DIARY FROM A FAMILY FARM IN ULSTER
OUR international visitors have all but left us now after a summer of unprecedented activity in this house.
The girl who Jenny stayed with in Milwaukee three years ago was here for the whole of July. Amys American girl only stayed 10 days, but she had eight friends with her on at least two occasions and as for the plan of one moving out before the other arrived… well it never really happened and so the sleeping arrangements have been complicated.
For a start, our Australian niece, Zoe, who we thought was staying with us for a few days in June, is still here and getting quite excited about the thought of a real pine Christmas tree, so that has meant the spare bedroom is out of commission.
Secondly, Jennys boyfriend, Aaron, seems to have forgotten how to get home at nights and there was a stage when I was scared to open a door for fear of what I might see. Indeed, I actually made him a sign to put up – DANGER! AARON SLEEPING IN HERE. For the parents of three teenage girls the sight of a large teenage boy dressed only in boxer shorts is quite terrifying.
Anyway, to add to the masses, we gathered up a travelling French Canadian bloke that Zoe invited to stay, never dreaming that he would, so we put up the trailer tent in the garden and let them get on with it.
Unfortunately, this meant the rest of the family and neighbours could also see what was going on and certainly my father-in-law, Addie, was as appaled as me when one morning he peered in through the plastic window to see Aaron sound out in his boxer shorts as usual.
I didnt like to tell him that not only Jenny, but also her American friend had been in there all night with him as well!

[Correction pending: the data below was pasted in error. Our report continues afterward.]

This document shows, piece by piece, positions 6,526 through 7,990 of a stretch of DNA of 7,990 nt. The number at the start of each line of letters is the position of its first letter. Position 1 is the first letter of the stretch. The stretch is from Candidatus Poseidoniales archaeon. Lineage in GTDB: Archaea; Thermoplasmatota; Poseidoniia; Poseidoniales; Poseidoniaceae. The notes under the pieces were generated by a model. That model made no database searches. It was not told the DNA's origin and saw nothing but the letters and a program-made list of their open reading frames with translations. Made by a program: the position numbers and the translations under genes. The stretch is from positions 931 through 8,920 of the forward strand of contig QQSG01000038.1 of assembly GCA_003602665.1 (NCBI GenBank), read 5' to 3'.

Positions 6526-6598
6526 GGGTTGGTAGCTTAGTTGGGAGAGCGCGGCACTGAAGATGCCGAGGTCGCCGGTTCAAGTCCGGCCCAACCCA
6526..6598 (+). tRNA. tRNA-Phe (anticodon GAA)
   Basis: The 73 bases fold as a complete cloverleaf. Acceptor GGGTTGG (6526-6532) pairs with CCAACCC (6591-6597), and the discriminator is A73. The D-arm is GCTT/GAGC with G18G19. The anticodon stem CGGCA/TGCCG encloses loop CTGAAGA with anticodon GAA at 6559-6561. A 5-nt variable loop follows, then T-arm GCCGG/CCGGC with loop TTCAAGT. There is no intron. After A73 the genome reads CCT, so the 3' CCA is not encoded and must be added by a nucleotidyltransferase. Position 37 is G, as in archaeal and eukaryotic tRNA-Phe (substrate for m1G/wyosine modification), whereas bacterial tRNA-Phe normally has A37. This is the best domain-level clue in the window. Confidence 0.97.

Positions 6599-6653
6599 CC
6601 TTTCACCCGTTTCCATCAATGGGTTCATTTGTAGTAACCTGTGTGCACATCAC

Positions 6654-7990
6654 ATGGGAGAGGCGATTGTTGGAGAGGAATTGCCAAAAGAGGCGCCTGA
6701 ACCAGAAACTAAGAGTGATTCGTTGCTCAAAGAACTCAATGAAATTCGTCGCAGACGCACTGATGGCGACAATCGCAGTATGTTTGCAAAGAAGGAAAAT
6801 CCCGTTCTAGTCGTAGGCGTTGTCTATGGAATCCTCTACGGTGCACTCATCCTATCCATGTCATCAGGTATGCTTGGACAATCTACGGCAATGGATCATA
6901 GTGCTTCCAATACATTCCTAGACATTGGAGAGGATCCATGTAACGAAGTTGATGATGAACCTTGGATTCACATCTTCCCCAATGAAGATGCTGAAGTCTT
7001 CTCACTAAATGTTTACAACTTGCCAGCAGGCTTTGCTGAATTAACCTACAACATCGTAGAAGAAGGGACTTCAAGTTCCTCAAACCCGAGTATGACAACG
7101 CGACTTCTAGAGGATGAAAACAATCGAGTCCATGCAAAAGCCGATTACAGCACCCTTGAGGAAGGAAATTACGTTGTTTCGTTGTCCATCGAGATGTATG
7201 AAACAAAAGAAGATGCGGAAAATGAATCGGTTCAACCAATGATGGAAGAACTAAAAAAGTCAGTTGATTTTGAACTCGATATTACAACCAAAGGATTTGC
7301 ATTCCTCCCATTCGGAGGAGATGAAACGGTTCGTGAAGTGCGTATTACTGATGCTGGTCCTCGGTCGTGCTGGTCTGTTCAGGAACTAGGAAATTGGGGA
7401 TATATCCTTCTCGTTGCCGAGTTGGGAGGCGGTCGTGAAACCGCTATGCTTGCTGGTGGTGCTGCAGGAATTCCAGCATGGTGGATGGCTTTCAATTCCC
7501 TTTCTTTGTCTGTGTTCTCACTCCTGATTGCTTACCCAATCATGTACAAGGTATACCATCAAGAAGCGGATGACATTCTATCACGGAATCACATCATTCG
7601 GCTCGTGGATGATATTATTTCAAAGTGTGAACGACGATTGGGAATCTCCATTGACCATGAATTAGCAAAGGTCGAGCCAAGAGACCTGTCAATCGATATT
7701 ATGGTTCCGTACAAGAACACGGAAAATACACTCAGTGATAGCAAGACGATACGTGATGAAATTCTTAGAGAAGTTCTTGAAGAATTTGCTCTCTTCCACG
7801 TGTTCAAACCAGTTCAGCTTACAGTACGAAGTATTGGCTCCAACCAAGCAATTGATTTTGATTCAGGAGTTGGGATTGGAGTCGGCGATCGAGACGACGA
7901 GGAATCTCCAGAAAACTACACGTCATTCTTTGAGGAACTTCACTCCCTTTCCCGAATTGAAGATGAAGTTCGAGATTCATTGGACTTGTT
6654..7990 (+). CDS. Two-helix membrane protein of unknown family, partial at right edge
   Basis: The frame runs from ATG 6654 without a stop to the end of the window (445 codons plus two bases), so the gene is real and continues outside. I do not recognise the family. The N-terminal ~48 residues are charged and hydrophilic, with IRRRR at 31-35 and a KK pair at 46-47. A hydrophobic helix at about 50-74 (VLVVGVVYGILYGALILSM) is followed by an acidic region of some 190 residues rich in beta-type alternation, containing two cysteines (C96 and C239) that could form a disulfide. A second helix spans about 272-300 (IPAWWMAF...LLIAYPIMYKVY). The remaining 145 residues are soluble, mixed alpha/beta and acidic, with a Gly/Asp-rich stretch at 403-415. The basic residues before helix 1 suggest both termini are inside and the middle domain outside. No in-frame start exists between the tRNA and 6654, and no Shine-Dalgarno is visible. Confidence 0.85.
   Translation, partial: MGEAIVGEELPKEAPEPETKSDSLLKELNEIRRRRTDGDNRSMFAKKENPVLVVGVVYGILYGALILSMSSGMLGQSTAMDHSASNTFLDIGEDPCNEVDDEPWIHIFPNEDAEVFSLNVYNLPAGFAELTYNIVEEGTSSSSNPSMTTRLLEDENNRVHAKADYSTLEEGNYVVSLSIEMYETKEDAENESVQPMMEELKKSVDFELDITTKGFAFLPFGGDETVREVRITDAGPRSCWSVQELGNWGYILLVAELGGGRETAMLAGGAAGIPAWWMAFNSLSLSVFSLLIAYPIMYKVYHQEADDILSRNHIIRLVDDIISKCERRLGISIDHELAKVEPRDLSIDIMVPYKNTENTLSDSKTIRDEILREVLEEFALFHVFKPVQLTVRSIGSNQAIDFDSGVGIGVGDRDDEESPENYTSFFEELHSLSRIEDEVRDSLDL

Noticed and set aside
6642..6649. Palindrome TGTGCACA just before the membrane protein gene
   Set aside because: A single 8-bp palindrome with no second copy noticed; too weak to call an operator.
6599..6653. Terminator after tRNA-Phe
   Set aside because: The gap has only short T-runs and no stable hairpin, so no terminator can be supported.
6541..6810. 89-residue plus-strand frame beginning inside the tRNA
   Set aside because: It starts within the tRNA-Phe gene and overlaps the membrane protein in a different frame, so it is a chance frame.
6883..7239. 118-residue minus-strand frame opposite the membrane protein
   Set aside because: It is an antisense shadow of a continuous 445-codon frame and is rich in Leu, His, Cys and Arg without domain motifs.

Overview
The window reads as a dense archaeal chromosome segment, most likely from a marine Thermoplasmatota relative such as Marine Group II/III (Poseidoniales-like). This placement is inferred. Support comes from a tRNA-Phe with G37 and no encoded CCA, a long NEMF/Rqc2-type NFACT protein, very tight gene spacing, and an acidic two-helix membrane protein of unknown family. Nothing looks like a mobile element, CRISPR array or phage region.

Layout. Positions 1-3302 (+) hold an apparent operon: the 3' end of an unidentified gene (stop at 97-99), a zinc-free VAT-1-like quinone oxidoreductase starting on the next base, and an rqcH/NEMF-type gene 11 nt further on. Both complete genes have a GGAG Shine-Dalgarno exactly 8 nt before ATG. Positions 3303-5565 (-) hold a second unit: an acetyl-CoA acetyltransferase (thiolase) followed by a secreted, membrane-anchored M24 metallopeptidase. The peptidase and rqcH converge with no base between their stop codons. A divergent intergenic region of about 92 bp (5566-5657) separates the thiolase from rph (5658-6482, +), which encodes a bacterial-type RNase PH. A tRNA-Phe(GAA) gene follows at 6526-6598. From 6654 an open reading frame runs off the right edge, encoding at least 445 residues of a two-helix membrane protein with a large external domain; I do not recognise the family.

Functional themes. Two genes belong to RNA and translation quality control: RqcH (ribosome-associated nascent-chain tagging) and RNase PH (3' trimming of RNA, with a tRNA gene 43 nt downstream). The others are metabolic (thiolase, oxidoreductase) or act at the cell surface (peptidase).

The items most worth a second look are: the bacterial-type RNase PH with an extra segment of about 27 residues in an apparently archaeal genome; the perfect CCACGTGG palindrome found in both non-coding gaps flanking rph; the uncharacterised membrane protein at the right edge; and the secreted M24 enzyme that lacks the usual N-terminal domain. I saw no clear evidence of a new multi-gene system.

Jennys friend Kari was working in the tearooms while she was here, along with the 20 or so young people that we employ during the busy season. We are very stereotyped in our jobs and would never pass the fair employment test. For instance we have café girls and yard boys.
And when we took on a young man to do pony rides this summer, all the kids were aghast. "Thats a girls job", "whoever heard of a pony boy" and "weve only ever had girls before" were only a selection of the comments.
Perhaps I am biased, having only daughters of my own, but it has been my experience that while girls can turn their hands to most things, boys are pretty much set in a gender pattern. They balk at cleaning toilets and serving food attractively seems totally beyond them! Obviously with all the wonderful chefs, this is a skill that they can develop, but for any of the teenagers that have worked here, quantity is the only important factor where food is concerned.
As it happened, our break away from the male/female pattern was not successful and the new "pony boy" is no longer with us, he has moved house to the south of England.
Our international visitors are not confined to the human variety as we have just taken delivery of three Alpacas on the Open Farm. I first heard of these Peruvian llamas in a Farmlife article about them being used to protect sheep flocks against foxes and as a result we now call them our Woolly Bullies.
They are a interesting stop on the tractor and trailer ride round the farm, and although our plan is only to keep them until we close at the end of the month, it would not surprise me if they are still here at Christmas.